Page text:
Green Neighbors Program

The Clark County Green Neighbors Program is coordinated by Clark County Public Health’s Solid Waste and Environmental Outreach to assist citizens with developing more sustainable lifestyles and building a strong environmental community in Clark County. Solid waste regional planning and programs are a cooperative effort of Battle Ground, Camas, Clark County, La Center, Ridgefield, Vancouver, Washougal, and Yacolt.

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Oregon Grape

  • Scientific Name: Berberis repens
  • Garden: Beneficial Insects and Compost Garden
  • Plant Type: Shrub
  • Evergreen/Deciduous: Evergreen
  • Sun/Shade Exposure: Part Shade
  • Moisture Requirements: Moist, Well-Drained

Plant Information

Mahonia repens generally grows to only about a foot in height, with a spread to three feet. The spines on the more rounded leaves are papery, so not too dangerous to place near a path. A species from east of the Cascades, low Oregon grape will grow happily in full sun to full shade; it is the most successful for perpetually dry shade and once established is drought tolerant even in sunny conditions. Full sun and winter cold give the leaves a bronze cast. A great plant for cover and food for ground-feeding birds. Mahonia repens is considered a noxious weed in other parts of the country but is fully garden-worthy here in its native range. Native Range: One or more of the four native species of Mahonia can be found in almost every county in Oregon; common along the entire west coast and eastward toward the Rockies. Characteristics: Evergreen woody-stemmed shrubs with distinct holly-like leaves. Bronze-colored new growth in spring, with mounds of small, bright yellow fragrant flowers in spring, followed by clusters of round, dusky blue (edible, though often sour) fruit. Foliage often takes on a striking red to purplish cast in fall-winter. Culture: Grows best in partial sun - though some species can thrive in full shade to full sun - rich acidic soil, and to moist to dry conditions. Avoid planting Oregon grape in soil that is compacted, wet, or too alkaline; plants should also be protected from winter winds. Pests/Diseases: Leaves can become chlorotic in soil that is too alkaline and can suffer leaf-burn in winter winds. Occasionally some leaf spot in too-wet conditions, but virtually pest and disease free.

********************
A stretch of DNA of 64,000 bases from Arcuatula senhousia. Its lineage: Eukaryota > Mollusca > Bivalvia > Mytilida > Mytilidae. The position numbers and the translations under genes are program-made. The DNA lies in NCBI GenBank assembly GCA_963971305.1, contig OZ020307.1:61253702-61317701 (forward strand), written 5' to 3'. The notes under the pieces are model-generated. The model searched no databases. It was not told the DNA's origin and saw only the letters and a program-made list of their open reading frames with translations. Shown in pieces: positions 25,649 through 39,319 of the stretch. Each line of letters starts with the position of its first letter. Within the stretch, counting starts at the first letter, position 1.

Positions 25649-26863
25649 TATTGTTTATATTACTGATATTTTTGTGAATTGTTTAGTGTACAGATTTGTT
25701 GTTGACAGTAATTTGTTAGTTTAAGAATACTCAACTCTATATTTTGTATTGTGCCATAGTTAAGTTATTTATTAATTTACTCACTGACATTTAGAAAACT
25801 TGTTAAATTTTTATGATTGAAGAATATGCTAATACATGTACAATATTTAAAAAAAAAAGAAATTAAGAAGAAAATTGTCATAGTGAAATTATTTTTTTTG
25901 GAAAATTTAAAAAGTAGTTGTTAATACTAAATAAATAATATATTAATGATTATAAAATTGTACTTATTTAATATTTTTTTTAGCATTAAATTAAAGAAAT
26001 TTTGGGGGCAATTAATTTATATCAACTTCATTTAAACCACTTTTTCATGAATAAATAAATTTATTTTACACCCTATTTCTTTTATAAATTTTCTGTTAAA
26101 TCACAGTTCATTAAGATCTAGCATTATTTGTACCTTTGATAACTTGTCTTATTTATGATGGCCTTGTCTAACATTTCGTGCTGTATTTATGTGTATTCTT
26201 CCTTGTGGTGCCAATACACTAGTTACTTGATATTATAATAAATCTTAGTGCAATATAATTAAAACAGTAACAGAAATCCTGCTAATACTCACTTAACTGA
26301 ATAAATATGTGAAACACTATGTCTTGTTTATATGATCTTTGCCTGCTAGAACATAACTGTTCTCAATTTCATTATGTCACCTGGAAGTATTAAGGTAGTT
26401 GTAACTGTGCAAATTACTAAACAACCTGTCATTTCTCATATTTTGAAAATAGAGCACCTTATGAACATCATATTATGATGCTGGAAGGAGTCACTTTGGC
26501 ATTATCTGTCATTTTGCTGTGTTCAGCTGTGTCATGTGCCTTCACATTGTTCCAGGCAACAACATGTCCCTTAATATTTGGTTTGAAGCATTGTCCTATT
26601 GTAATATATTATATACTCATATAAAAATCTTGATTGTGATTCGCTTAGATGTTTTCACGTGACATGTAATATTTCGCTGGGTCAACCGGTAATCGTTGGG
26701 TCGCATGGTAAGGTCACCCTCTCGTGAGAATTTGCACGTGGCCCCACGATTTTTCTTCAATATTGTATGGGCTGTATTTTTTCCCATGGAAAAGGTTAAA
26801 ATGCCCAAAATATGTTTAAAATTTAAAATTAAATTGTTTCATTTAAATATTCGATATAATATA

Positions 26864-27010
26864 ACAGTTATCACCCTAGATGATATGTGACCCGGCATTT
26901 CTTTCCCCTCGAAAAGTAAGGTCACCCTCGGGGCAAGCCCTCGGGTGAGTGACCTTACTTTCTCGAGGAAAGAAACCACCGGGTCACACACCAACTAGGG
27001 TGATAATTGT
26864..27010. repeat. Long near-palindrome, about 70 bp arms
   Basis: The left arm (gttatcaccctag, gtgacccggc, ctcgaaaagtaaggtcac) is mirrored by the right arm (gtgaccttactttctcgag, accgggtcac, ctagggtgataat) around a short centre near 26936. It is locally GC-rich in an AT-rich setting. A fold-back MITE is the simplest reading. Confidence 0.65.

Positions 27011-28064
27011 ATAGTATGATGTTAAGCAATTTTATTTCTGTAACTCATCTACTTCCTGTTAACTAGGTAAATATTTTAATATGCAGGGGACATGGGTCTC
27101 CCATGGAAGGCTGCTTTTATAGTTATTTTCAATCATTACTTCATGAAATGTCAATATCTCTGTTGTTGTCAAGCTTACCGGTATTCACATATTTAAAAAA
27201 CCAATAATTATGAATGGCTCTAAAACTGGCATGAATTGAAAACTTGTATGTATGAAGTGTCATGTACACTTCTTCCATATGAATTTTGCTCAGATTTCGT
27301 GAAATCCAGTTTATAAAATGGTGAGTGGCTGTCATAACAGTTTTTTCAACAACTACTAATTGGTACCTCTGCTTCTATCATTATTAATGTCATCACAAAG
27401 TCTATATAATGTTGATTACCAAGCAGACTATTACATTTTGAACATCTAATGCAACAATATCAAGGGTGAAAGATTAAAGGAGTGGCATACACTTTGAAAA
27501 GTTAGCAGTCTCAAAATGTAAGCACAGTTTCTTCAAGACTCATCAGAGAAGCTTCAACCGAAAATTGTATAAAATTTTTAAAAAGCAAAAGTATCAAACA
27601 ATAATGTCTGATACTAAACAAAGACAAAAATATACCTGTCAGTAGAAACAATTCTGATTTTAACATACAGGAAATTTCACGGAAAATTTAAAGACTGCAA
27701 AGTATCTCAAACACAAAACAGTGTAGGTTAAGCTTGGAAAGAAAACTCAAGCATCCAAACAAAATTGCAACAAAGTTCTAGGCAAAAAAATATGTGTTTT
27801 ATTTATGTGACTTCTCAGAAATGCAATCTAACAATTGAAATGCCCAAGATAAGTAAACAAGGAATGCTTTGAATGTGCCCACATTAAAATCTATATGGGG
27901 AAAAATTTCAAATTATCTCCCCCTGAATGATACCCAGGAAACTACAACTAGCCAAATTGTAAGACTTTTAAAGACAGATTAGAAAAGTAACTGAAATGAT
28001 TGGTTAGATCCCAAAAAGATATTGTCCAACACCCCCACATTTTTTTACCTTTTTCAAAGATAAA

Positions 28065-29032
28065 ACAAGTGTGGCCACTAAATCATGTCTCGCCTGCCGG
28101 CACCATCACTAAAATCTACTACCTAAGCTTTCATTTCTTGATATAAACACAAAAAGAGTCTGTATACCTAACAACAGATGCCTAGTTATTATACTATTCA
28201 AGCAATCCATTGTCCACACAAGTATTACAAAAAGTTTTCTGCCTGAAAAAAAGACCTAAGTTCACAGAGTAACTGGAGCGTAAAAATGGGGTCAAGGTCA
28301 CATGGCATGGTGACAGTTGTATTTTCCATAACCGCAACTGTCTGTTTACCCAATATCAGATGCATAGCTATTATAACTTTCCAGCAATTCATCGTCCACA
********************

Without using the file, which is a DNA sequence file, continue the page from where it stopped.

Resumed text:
Data Source

Photo Credit

BERE full portland nursery (©2020 portlandnursery)